An Extension to TCP : Partial Order Service (RFC1693)
Original Publication Date: 1994-Nov-01
Included in the Prior Art Database: 2000-Sep-12
Internet Society Requests For Comment (RFCs)
T. Connolly: AUTHOR [+3]
This RFC introduces a new transport mechanism for TCP based upon partial ordering. The aim is to present the concepts of partial ordering and promote discussions on its usefulness in network communications. Distribution of this memo is unlimited.
Network Working Group T. Connolly
Request for Comments: 1693 P. Amer
Category: Experimental P. Conrad
University of Delaware
An Extension to TCP : Partial Order Service
Status of This Memo
This memo defines an Experimental Protocol for the Internet
community. This memo does not specify an Internet standard of any
kind. Discussion and suggestions for improvement are requested.
Distribution of this memo is unlimited
Note that the work contained in this memo does not describe an
Internet standard. The Transport AD and Transport Directorate do not
recommend the implementation of the TCP modifications described.
However, outside the context of TCP, we find that the memo offers a
useful analysis of how misordered and incomplete data may be handled.
See, for example, the discussion of Application Layer Framing by D.
Clark and D. Tennenhouse in, "Architectural Considerations for a New
Generation of Protocols", SIGCOM 90 Proceedings, ACM, September 1990.
This RFC introduces a new transport mechanism for TCP based upon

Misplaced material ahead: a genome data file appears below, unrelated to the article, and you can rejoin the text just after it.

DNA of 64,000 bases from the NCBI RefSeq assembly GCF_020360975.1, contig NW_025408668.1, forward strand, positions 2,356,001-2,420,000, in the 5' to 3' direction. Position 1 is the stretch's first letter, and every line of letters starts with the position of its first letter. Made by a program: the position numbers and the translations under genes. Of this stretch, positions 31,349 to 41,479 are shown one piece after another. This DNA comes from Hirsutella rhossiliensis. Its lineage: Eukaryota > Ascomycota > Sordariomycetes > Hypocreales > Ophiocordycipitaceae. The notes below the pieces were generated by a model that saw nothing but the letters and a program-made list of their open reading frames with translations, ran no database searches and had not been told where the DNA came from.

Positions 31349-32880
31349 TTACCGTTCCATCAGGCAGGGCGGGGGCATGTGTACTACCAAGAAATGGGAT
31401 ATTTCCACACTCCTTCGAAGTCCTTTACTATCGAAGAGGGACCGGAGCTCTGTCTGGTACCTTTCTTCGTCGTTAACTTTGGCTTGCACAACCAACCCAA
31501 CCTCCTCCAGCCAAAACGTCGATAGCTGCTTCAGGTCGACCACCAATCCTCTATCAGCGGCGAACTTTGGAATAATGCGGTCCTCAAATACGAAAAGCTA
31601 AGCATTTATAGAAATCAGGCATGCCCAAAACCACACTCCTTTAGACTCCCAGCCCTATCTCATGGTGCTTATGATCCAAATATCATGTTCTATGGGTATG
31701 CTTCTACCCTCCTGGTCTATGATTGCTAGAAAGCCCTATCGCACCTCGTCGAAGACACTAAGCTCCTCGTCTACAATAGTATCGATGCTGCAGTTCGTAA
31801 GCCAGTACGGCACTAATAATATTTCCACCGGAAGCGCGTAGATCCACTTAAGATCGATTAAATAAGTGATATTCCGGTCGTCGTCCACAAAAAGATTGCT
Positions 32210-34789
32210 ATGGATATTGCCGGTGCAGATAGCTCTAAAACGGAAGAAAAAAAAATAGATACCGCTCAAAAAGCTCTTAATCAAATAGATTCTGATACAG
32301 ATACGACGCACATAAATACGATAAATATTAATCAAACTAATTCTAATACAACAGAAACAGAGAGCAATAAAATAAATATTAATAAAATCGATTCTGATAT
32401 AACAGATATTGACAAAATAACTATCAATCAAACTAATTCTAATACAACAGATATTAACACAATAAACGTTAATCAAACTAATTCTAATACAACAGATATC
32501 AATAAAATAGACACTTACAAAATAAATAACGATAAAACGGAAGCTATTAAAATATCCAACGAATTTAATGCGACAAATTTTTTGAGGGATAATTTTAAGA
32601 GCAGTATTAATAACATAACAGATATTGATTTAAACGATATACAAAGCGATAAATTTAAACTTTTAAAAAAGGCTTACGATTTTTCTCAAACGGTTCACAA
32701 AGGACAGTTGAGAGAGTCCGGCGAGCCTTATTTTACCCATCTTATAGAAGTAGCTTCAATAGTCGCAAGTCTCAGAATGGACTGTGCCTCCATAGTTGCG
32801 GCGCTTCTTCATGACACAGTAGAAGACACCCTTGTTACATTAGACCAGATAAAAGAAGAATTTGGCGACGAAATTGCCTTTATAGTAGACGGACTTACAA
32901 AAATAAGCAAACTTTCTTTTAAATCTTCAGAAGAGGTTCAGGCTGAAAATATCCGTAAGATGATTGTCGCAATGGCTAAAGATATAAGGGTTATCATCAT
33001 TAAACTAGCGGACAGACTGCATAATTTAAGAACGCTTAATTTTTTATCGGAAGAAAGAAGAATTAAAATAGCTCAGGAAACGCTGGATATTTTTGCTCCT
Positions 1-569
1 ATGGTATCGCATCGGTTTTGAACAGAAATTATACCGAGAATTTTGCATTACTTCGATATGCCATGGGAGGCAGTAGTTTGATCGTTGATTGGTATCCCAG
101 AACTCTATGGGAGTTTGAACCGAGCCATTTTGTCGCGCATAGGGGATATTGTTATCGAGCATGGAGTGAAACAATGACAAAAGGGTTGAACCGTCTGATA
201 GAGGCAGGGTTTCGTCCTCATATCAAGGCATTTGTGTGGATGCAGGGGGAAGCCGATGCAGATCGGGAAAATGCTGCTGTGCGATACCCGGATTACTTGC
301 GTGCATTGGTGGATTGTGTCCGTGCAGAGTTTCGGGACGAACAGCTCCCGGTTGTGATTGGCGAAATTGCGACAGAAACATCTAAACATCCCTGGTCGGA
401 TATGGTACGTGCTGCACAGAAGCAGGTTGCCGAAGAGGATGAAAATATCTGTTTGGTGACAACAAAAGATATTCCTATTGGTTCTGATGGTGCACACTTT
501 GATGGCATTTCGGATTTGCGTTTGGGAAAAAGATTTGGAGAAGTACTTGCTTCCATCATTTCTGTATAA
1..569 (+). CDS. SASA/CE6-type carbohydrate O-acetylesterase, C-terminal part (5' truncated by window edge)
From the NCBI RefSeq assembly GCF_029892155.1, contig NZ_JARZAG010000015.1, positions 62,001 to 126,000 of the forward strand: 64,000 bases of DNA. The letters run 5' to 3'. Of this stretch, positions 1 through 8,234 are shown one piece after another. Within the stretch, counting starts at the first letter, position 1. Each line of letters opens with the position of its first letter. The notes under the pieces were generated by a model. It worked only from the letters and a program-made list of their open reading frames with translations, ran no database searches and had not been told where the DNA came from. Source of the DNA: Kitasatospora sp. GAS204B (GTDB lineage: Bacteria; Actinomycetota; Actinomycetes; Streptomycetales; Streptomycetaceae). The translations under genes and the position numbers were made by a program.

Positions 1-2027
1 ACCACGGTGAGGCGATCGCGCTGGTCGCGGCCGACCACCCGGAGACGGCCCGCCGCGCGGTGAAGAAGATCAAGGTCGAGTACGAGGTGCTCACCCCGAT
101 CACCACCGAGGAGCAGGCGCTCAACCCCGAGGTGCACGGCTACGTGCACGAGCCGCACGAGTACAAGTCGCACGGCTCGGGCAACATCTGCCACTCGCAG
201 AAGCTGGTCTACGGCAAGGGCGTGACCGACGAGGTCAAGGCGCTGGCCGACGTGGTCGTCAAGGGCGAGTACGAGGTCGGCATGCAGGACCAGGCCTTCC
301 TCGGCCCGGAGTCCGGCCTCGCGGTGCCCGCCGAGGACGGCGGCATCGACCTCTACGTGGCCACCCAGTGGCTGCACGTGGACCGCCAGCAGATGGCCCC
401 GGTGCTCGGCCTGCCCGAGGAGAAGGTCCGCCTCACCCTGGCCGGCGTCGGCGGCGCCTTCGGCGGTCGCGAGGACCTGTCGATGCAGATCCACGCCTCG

partial ordering. The aim is to present the concepts of partial
ordering and promote discussions on its usefulness in network
communications. Distribution of this memo is unlimited.
A service which allows partial order delivery and partial reliability
is one which requires some, but not all objects to be received in the
order transmitted while also allowing objects to be transmitted
unreliably (i.e., some may be lost).
The realization of such a service requires, (1) communication and/or
negotiation of what constitutes a valid ordering and/or loss-level,
and (2) an algorithm which enables the receiver to ascertain the
deliverability of objects as they arrive. These issues are addressed
here - both conceptually and formally - summarizing the results of
research and initial implementation efforts.
The authors envision the use of a partial order service within a
connection-oriented, transport protocol such as TCP providing a
further level of granularity to the transport user in terms of the
type and quality of offered service. This RFC focuses specifically
on extending TCP to provide partial order connections.
The idea of a partial order service is not limited to TCP. It may be
considered a useful option for any transport protocol and we
encourage researchers and practitioners to investigate further the
most effective uses for partial ordering whether in a next-generation
TCP, or another general purpose protocol such as XTP, or perhaps
within a "special purpose" protocol tailored to a specific
application and network profile.
Finally, while the crux of this RFC relates to and introduces a ...